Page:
An interesting case in point is the way a potential interview for this story was handled. In January, press secretary Marlin Fitzwater offered an interview with the vice president. When a time was later requested, Fitzwater arranged it. He called on a Monday and scheduled it for Friday.
On Friday, three hours before the interview, chief of staff Fuller canceled it, saying he and the vice president were "uncomfortable" with the subject matter, which was his staff. A few hours later Fuller said he (Fuller) was now "comfortable" and so he would speak to Bush about an interview the following week.
On Saturday morning, Atwater said he had spoken to the vice president the day before and Bush had agreed to the interview.
On Monday, Fitzwater called and said there would be no interview, explaining that the staff was "unanimously" for it, but that Bush had disagreed. On Monday night, Atwater said he was sure there would be an interview, and would talk to Bush about it.
On Tuesday everyone said the interview was off.
The Baker Factor: How do you run a campaign with a 900-pound political gorilla looking over your shoulder? The influence that Treasury Secretary James Baker -- a Texas friend of Bush's and manager of his 1980 race -- will have on the candidate is incalculable. Baker is understandably sensitive to the suggestion that he is actually running the campaign from Treasury, but he does meet regularly with Atwater, Fuller and Teeter -- separately and as a group.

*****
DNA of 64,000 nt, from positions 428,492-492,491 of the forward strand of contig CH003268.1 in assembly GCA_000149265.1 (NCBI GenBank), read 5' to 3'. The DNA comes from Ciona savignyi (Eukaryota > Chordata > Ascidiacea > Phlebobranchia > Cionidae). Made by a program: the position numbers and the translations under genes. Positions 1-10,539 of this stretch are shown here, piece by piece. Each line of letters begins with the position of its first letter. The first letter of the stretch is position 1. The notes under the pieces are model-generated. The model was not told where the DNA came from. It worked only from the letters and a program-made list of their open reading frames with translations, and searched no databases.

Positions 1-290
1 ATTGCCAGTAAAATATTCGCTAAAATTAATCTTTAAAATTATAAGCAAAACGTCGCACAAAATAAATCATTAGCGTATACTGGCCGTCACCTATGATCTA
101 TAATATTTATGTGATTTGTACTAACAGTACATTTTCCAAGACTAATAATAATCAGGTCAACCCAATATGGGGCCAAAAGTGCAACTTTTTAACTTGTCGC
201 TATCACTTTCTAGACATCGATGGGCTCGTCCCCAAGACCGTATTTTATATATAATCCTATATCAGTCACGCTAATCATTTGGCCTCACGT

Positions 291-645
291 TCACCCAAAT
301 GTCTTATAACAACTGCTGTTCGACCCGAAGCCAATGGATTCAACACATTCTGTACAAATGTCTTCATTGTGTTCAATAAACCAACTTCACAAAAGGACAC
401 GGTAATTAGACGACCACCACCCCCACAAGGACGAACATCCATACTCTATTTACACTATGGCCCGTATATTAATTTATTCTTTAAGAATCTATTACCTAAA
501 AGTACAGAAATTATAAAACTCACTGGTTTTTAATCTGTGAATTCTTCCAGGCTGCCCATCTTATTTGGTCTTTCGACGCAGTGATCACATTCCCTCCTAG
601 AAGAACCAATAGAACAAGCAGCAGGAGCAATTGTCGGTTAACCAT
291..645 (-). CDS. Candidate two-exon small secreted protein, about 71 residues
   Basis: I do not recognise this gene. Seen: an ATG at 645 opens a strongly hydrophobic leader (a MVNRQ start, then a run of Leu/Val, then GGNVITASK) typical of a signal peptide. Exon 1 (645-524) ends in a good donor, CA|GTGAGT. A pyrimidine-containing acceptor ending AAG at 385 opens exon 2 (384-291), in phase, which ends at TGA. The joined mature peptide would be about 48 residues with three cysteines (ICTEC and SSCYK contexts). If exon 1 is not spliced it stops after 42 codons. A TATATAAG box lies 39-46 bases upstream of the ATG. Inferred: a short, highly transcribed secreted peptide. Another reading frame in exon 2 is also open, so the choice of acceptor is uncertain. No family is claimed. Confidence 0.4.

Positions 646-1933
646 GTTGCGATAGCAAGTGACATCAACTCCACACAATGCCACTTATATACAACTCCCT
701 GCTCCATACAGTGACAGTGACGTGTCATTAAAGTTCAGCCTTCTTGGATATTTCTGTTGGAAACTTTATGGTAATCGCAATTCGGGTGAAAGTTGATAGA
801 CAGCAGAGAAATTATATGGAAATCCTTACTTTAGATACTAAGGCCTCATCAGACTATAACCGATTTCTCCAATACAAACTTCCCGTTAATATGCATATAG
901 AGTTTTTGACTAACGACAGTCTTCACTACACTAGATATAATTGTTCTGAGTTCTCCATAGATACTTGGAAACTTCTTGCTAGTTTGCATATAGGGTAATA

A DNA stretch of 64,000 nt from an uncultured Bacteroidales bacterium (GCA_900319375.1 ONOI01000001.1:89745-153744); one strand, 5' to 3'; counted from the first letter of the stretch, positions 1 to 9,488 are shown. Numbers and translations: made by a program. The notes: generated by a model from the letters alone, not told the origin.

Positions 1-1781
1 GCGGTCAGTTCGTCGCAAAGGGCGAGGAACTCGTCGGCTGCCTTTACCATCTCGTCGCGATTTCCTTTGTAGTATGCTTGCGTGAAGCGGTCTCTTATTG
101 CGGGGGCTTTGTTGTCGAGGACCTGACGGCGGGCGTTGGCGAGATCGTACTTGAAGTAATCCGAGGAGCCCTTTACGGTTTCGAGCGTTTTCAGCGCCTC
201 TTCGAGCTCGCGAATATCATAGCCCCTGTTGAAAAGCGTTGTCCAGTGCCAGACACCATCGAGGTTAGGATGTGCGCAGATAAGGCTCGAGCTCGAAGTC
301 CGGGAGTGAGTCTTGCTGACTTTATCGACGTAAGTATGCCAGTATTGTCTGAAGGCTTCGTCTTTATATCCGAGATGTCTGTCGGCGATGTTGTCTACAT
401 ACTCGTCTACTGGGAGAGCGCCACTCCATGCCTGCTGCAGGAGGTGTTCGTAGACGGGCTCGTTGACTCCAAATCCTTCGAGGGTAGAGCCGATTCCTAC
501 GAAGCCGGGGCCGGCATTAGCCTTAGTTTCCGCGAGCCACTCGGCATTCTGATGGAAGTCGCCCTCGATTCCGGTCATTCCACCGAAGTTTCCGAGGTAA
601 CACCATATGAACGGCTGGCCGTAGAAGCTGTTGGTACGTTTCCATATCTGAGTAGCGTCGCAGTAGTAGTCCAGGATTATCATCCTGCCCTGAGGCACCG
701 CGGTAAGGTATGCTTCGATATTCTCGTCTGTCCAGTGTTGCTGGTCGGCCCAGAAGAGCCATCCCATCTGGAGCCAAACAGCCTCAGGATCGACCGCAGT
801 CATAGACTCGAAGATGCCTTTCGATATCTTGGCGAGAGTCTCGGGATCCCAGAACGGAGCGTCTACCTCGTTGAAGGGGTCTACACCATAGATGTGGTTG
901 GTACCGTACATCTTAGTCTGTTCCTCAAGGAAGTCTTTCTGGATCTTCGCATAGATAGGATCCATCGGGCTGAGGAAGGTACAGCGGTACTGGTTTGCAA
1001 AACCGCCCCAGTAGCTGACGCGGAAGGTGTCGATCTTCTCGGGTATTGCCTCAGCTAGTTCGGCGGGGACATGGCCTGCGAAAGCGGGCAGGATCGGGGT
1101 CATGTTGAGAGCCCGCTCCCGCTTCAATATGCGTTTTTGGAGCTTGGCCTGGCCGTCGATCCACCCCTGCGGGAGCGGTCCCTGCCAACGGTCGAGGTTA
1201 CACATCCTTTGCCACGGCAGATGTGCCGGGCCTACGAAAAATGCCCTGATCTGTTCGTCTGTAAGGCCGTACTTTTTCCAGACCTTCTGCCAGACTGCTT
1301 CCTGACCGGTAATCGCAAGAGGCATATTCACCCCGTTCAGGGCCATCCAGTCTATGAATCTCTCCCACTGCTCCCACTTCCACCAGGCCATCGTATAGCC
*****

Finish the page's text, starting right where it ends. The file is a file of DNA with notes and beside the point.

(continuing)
A few weeks ago, he dined privately with Bush, Atwater, Fuller and Teeter at the vice president's house. "He's got more clout than anyone," says Atwater, "but he's not calling the shots day to day."
The Front-Runner Syndrome: Bush comes to the presidential race with some tremendous advantages -- his office, broad experience, name recognition, ability to raise funds and identification with an unusually popular president (though this last can be a problem as well, making it hard for him to be seen as his own man). But some political observers predict that his decision to capitalize aggressively on his front-runner position can only help opponents by making Bush more susceptible to gaffes.
"The idea is for the front-runner to avoid mistakes," says Washington attorney John McEvoy, who worked for Ed Muskie in the 1972 race and helped run Gary Hart's campaign in 1984. "These guys seem to have gotten it backwards. Every time Bush steps off a sidewalk, he steps in it."
Last month, a Harris poll showed that Bush -- who was the first choice of 38 percent of GOP voters one year ago -- had slipped to 29 percent this year. "We're real pleased to have George Bush and his guys out there," says Don Devine, a Dole adviser. "How many horse races do you see where the first horse out wins the race?"
"The point," says Atwater, "is that there's not a single move George Bush can make these days that he won't be criticized for in some quarter . . . That's just a fact."
And in the world of political pros, the same can be said about Atwater, Fuller, Teeter and Brady. Below and on the following page: a look at four men who'll be on the front lines of the '88 war.